So there you are lounging around on your Hallberg-Rassy 64 but starting to feel a wee bit cramped. Time to move up, and this new 88-foot, 10-inch Oyster looks good. The design is by Rob Humphreys. This is a big boat, and to help you get a feel for the size increase over the H-R 64, consider that this Oyster, while 23.87 feet longer than the H-R, roughly 33%, displaces 163,142 pounds, more than twice that of the H-R 64. So when you think of "size," remember that volume is a cubic function on length. The Oyster 885 will most certainly be a boat that will require a paid crew or a large, very skilled sailing family.
The L/B is 4.28, and using the Oyster numbers the D/L is 146. There are two keel configurations, the standard drawing 11 feet, 6 inches and a "Supershoal" keel drawing 7 feet, 1 inch with the board up and 16 feet, 7 inches with the large centerboard down. There are twin rudders. This works in two ways. With two rudders you can have far less rudder depth, for shoal draft, as there will always be one blade immersed when the boat heels, and it frees up the centerline area aft so that you can have dinghy stowage under the deck with room for your toys to slide between the two rudder posts.
With chartering in mind the 885 is laid out with a palatial owner's cabin aft and three more essentially equal guest staterooms, two aft and one forward. There is direct access from the owner's stateroom to the "terrace on the sea." Most of us call this the "swim platform." The main saloon is arranged with a huge seating area to starboard and settee and nav station to port. Forward of the main cabin is the galley and crew's quarters. Forward of the crew's quarters is a large fo'c'sle.
The rig is tall with an "I" dimension of 114 feet, 4 inches. So you'd better figure on a bridge clearance of at least 125 feet to be safe. The SA/D is 20.3 with an in-mast furling mainsail, although most of the renderings show a Park Avenue style trough boom. The triple spreaders are swept 19.56 degrees with the chainplates out at the bulwark.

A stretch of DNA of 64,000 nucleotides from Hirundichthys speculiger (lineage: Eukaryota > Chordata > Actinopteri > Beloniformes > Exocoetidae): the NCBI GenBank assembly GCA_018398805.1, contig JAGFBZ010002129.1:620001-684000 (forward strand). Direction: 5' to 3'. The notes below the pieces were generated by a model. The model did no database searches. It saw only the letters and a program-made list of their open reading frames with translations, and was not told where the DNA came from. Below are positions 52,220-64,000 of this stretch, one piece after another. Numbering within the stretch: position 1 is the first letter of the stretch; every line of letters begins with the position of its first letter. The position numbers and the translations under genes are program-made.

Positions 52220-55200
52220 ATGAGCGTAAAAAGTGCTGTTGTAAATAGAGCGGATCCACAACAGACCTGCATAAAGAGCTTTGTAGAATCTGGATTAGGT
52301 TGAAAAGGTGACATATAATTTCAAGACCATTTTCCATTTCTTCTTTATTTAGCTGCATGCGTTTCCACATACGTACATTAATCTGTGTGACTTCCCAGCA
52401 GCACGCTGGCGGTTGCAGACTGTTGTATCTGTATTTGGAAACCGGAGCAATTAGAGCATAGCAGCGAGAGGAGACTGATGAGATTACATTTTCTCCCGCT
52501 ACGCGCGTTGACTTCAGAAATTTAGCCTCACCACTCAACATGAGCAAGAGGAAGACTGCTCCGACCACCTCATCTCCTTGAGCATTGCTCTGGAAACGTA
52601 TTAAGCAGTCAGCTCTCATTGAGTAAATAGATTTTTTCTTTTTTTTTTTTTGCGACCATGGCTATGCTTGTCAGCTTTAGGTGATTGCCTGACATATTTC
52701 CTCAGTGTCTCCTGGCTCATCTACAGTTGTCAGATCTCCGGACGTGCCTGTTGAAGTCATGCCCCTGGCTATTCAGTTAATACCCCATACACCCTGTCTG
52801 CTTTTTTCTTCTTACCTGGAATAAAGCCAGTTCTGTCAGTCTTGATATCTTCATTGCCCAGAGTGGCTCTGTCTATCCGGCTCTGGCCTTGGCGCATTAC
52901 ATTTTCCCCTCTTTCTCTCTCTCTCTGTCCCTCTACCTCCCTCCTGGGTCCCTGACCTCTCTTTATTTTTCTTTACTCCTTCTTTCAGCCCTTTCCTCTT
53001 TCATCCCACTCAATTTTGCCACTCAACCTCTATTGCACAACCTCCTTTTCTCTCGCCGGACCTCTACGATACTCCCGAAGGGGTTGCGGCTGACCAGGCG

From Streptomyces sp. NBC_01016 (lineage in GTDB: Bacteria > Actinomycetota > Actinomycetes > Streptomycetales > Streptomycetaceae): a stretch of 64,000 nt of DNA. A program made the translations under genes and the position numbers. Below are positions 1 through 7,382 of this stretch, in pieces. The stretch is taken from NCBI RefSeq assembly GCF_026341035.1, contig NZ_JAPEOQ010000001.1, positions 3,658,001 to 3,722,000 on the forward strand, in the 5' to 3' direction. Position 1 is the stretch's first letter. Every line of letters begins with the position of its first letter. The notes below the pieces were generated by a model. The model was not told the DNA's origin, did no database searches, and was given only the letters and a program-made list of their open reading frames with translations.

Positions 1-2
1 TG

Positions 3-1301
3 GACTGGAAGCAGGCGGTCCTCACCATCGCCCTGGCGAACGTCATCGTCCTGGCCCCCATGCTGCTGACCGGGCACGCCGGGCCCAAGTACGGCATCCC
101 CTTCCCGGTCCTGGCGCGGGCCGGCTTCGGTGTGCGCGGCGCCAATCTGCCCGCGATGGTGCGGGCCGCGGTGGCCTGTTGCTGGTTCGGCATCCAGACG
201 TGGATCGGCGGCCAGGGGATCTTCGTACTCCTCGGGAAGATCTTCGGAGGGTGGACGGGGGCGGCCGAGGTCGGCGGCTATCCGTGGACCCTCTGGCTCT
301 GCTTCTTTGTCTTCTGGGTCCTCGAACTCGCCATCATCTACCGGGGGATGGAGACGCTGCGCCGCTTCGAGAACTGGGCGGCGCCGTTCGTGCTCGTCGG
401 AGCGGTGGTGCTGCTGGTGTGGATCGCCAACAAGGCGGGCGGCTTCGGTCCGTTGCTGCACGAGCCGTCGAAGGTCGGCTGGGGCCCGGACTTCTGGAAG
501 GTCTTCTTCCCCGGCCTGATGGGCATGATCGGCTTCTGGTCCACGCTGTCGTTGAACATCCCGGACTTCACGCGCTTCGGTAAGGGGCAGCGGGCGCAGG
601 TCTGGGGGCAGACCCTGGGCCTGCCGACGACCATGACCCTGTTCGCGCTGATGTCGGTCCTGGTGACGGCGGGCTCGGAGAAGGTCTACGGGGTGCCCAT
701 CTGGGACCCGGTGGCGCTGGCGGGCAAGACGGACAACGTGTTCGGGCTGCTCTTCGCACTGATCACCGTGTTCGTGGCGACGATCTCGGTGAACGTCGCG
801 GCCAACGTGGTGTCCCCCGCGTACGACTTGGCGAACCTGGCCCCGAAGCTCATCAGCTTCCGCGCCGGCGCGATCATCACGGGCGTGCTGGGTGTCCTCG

This is a very interesting deck. Starting aft there is that "terrace" that I presume has access to the area below for toy stowage. But the drawings do not show anything in terms of a large opening except for one hatch off to starboard. The drawings show two companionways leading off the platform but I'm not sure why there are two. One leads to the owner's stateroom. The cockpit is a divided affair with the guest area being forward of the twin wheels with a large dinette to starboard and settees to port. Aft of the twin wheels the renderings show recliner lounges but they are right in the way of the winches so they may be an artist's touch. I suppose you could push the button to bring the jib in while reclining. Forward of the mast things get really interesting, as there is what appears to be a well or a hot tub perfectly contoured to house the dinghy with only half the dinghy protruding above the deck.
LOA 88'10"; LOD 85'6"; LWL 79'4"; Beam 20'9"; Draft 11'6" (standard), 7'1"-16'7" (Supershoal); Displacement 163,142 lbs.; Ballast 46,300 lbs.; Sail area 3,789 sq. ft.; SA/D 20.3; D/L 146; L/B 4.28; Auxiliary Cummins QSB.9 355-hp; Fuel 924 gals.; Water 528 gals.
Oyster Marine USA
Newport Shipyard, One Washington St., Newport, RI 02840
Our Best Estimate of the sail-away price
o.b.e. $9 million